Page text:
Application of 2D PAGE in Molecular Disease Diagnosis

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(Last Updated On: April 4, 2020)
2D-PAGE electrophoretogram
2D-PAGE electrophoretogram

2D Poly-acryl Amide Gel Electrophoresis (2D-PAGE) is a biochemical tool for separating proteins based on isoelectric point as well as on charge and molecular weight of those proteins. It has great importance in the biochemical field and it can also be used to diagnose molecular diseases. Because molecular diseases are caused either due to the production of certain proteins or absence of certain proteins.



2 Dimensional Poly-Acryl Amide Gel Electrophoresis (2D-PAGE) is a type of poly-Acryl amide gel electrophoresis in which proteins are run in a gel strip first to separate based on the isoelectric point. For which gel strip is maintained in a gradient of increasing pH and, therefore, proteins are first separated based on the isoelectric point and lie in a particular pH zone. After isoelectric point separation, that gel strip is placed in the normal SDS-PAGE and run to separate them further based on molecular weight.

Molecular Disease Diagnosis

2-dimensional Poly-Acryl Amide Gel Electrophoresis has great importance in the detection of changes in gene expression between two different biological states, as for example comparison of normal and diseased tissue.

2D PAGE patterns of an extract from diseased tissue such as liver tumor can be compared with the 2D PAGE pattern of extract from normal liver tissue to see whether there are any differences in these two patterns. If a protein present (or is absent) only in the liver tumor, it can lead us to the identification of that protein and gene responsible for the production of that protein.

Thus, it will be easy to understand why this gene is expressed (or not) in the diseased state. In this way, the 2D PAGE can be utilized to understand the molecular basis of disease.

Up to 5000 protein spots can be identified and visualized in a large format of a 2D gel. Thus, with a 2D PAGE, we can follow changes in the expression of a significant proportion of a protein in a cell or tissue. However, it is necessary to produce a 2D map of the proteins expressed by an organism, tissue or cell under normal condition before making any comparison with a diseased one. Then 2D reference map and database can be used to compare similar identification between a normal or diseased or treated organism, tissue or cells. Using 2D PAGE we can analyze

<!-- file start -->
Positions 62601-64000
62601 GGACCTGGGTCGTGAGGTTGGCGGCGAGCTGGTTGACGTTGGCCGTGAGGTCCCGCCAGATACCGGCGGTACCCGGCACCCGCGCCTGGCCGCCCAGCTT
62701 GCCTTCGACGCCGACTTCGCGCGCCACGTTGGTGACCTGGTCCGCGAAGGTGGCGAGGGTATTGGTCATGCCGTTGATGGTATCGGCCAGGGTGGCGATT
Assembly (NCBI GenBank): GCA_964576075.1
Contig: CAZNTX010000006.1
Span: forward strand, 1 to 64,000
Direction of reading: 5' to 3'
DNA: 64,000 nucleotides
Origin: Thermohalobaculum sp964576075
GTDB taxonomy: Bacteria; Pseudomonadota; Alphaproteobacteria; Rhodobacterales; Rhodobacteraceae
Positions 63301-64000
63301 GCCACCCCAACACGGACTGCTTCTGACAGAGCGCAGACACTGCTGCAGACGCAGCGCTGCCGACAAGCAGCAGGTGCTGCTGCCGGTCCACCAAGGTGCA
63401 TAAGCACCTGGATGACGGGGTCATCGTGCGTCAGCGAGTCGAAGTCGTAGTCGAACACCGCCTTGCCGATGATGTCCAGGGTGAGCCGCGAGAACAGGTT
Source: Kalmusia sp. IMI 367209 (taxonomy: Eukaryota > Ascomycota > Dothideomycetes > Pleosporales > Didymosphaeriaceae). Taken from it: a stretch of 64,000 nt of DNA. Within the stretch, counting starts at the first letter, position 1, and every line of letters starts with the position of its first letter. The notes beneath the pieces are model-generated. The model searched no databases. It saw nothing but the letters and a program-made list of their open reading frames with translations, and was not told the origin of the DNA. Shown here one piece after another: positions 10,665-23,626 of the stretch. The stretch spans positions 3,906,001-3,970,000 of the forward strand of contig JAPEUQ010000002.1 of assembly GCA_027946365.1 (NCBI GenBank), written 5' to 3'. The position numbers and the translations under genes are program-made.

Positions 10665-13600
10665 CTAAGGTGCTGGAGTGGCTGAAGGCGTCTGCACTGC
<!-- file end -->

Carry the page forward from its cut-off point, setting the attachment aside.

1. Effect of drug treatment or toxin on cell
  2. Effect of changing protein components of the cell at the different stages of tissue differentiation and development.
  3. Response to extracellular stimuli such as hormones or cytokines comparison of the pathogenic and non-pathogenic bacterial strain.

Analyzing 2D-PAGE patterns with different proteomic databases

A research group studying the toxic effect of drugs on the liver can compare the 2D gel pattern from their damaged liver with a normal liver 2D reference map, thus identifying protein changes that occur as a result of drug treatment. Now a day there is a range of commercial 2D gel analysis software available for personal computer workstations, which can be used to get qualitatively and quantitative information from the gel pattern and this software can also be used to compare the pattern of two different 2D gel.

This allows the construction of a range of databases of quantitative protein expression in a range of tissue and cell types. An extensive series of 2D database SWISS-2D-PAGE (maintained by the Geneva University Hospital) is accessible via www. This facility allows an individual laboratory to compare their own 2D-protein database with that in another laboratory using software packages like the Flicker program available on

This program superimposes the two 2D patterns to be compared and then displays one pattern. Spots that appear in both gel patterns will be seen as a fixed spot, but a spot that appears on one gel and not on the other gel will be seen to be flashing (flickering). Once the protein spot is identified, it is necessary to identify a specific protein, for which peptide mass fingerprinting is done. The spot of interest is cut out of the gel and incubated in a solution of proteolytic enzyme trypsin, which cleaves the protein C-terminal to each of the arginine and the lysine residue.

Peptide fractions are collected and then analyzed by MALDI-MS to determine an accurate mass of each peptide in that sample. Now using web-based programs like Mascot or protein Prospector, this peptide-mass-fingerprint is compared with the databases of trypsin peptide mass fingerprints generated from sequences of known proteins. Proteins can then be identified if any match is found with the fingerprint from the database.

Sometimes, results from peptide mass fingerprinting can be ambiguous. In such a case partial amino acid sequence database from one of the peptides is required, which is done by the Tandem Mass Spectrometry. In Tandem Mass Spectrometry, one of the peptides separated from mass fingerprinting is further fragmented and from these fragmentation patterns, sequence data are deduced. Thus, obtained partial sequence data is used to search protein sequence databases for sequence identity.

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